If sharks went to high school, we have a pretty good idea what each would be known for. In every class, there’s always an epic gossip, a great athlete, or in the thresher shark’s case, a champion chef really able to “whip” up a meal with its tail. This Shark Week, let’s recognize sharks for being more than just mindless eaters. Sharks have accomplished some impressive feats below the waves, and it’s about time we give credit where it’s due.
Most Cosmopolitan- Bull Shark
Bull sharks can live in coastal areas in just about any place in the world, save the chilly waters of the Arctic and Antarctica. These sharks’ unique ability to thrive in both saltwater and freshwater habitats allows them to seamlessly navigate from the open ocean to shallow estuaries and rivers. “Super kidneys” able to remove a compound called urea from the shark’s bloodstream makes survival possible wherever it may go.
Slowest- Greenland Shark
There’s a reason why this shark is also called the sleeper shark. The sluggish Greenland shark coasts through deep, subarctic waters at an average 0.34m per second, which is less than 1 mile per hour. Even though it doesn’t have speed on its side, this shark is an expert hunter likely because of its ability to remain camouflage in the dark waters while sneaking up on unsuspecting seals.
Longest (and Deadliest!) Tail- Thresher Shark
Forget worrying about its teeth. A thresher shark’s sword-like tail can be longer than the rest of its whole body, and brings with it plenty of force. Thresher sharks whip their tails at an extraordinary 30 mph or more through shoals of sardines, slicing through them and eating the tattered scraps as food.
Deepest Dweller- Frilled Shark
The frilled shark is not one to be afraid of the dark. This eel-like shark lives more than 4,000 feet below the surface and is named for the frilly gill slits on both sides of its body. Scientists still don’t know for certain how this elusive shark feeds, but because its jaws can stretch extremely wide, scientists speculate that frilled sharks can devour prey over one and a half times their body length.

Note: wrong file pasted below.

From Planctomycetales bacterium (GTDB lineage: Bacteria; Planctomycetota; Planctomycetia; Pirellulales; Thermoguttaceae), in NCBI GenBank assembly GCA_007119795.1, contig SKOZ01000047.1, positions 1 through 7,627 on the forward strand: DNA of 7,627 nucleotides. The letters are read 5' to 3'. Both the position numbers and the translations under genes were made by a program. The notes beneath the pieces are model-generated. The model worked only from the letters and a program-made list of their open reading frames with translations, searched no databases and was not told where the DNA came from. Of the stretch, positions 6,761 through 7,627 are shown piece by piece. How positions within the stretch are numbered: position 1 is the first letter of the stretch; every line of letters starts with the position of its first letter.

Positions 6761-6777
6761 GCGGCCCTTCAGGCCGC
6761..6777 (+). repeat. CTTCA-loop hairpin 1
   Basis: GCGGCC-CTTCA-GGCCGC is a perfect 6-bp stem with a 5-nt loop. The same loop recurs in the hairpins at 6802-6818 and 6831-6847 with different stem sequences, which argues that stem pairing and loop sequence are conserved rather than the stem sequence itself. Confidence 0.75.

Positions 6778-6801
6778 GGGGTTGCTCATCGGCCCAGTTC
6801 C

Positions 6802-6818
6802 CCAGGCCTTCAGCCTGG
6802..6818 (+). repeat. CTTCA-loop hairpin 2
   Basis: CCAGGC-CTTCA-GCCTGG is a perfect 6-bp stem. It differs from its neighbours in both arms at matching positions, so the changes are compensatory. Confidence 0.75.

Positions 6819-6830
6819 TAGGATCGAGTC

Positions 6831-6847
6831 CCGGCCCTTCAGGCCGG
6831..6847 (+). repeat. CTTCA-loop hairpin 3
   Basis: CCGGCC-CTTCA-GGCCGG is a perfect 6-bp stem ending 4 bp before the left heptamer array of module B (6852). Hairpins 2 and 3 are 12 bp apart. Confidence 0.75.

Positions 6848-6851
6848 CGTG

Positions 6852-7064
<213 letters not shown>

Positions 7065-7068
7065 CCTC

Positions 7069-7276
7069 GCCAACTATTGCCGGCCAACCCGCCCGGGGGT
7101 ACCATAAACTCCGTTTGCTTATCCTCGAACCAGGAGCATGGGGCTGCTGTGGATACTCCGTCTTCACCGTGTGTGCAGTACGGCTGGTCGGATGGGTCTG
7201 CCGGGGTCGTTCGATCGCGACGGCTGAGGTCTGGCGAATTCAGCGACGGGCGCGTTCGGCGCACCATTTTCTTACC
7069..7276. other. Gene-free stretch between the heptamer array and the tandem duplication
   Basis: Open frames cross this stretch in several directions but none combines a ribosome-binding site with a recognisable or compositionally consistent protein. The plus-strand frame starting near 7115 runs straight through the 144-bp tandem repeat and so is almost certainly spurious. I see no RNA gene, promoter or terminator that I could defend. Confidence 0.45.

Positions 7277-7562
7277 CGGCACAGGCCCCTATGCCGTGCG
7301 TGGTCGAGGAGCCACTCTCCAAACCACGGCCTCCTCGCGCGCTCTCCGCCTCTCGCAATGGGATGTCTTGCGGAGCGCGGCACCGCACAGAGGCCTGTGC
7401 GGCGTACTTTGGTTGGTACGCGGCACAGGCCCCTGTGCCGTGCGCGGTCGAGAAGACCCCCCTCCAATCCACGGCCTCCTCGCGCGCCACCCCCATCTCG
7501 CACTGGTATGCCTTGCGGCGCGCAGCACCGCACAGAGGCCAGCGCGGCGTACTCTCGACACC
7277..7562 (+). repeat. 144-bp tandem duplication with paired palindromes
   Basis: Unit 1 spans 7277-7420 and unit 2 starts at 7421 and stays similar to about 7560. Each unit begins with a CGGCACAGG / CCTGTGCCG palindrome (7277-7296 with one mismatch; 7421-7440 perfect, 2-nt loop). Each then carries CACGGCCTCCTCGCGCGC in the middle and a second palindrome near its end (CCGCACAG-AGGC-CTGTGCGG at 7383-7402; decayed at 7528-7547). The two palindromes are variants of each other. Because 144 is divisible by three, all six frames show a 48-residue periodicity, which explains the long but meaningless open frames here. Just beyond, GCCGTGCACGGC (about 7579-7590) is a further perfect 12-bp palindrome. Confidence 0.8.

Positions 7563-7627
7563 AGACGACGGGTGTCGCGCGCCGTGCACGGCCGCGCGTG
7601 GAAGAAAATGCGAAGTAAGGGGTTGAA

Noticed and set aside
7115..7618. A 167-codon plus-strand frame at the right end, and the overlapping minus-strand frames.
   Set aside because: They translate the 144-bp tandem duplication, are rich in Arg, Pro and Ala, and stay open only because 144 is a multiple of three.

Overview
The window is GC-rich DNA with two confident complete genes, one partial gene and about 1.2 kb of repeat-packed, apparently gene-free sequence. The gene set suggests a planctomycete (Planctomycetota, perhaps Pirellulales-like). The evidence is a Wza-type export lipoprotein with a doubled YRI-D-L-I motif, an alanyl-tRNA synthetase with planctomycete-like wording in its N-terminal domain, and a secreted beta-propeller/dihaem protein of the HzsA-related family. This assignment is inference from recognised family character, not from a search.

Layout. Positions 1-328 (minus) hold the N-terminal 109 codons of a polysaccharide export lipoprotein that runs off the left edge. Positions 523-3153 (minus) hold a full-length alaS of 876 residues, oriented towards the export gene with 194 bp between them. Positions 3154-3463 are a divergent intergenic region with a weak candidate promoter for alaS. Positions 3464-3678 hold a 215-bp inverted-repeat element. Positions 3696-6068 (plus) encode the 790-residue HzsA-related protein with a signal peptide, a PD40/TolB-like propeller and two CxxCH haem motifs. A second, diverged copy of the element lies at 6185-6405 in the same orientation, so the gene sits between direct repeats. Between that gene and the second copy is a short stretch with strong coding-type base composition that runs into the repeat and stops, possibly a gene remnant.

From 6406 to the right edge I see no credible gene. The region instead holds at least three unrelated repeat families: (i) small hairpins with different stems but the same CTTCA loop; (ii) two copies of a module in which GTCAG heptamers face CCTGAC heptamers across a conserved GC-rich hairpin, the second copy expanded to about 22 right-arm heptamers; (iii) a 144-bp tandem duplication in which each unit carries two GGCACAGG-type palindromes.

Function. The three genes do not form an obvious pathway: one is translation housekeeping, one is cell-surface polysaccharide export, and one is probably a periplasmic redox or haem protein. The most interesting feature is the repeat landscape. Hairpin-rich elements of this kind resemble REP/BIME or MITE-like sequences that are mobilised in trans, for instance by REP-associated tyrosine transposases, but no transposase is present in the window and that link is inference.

Laziest- Nurse Shark
Nurse sharks have the lowest metabolic rate of any other assessed shark species. However this lazy lifestyle is not just an excuse for ‘Netflix and chill.’ Scientists believe their low metabolic rate is a successfully strategy that has allowed for healthy populations of nurse sharks today compared to other species that are struggling in the face of climate change and human activities.
Biggest Mouth- Whale Shark
No, we aren’t saying this shark is a gossip. It literally has the largest mouth. Whale sharks, which also happen to be the largest fish in the whole sea, can open their jaws up to 5 feet wide. Their diet, though, is tiny in comparison. Whale sharks feed on some of the smallest ocean organisms—plankton. Whale sharks have roughly 300 rows of tiny teeth in their mouth, but do not use them for feeding. Instead, they use their gills like a whale’s baleen plates to filter water from food.
Brainiest- Great White Shark
The great white shark is known for many reasons, but did you know this shark has is highly coordinated and intelligent? A whopping 18 percent of its brain is dedicated to smell, which is why sharks can sniff out a drop of blood in gallons of water.
The lanternshark channels the tried-and-true methods of the Jedi when it comes to protecting itself. Their sharp, defensive spines glow like “light sabers” to warn predators that a painful bite is coming. Lanternsharks can also light up their underside and camouflage their silhouettes from predators looking up at them from below.
Oceana is dedicated to protecting sharks in our oceans from the many threats they face, including shark finning. Add your name now and urge Congress to ban the sale and trade of shark fins in the United States and protect millions of sharks from ending up in the global fin trade.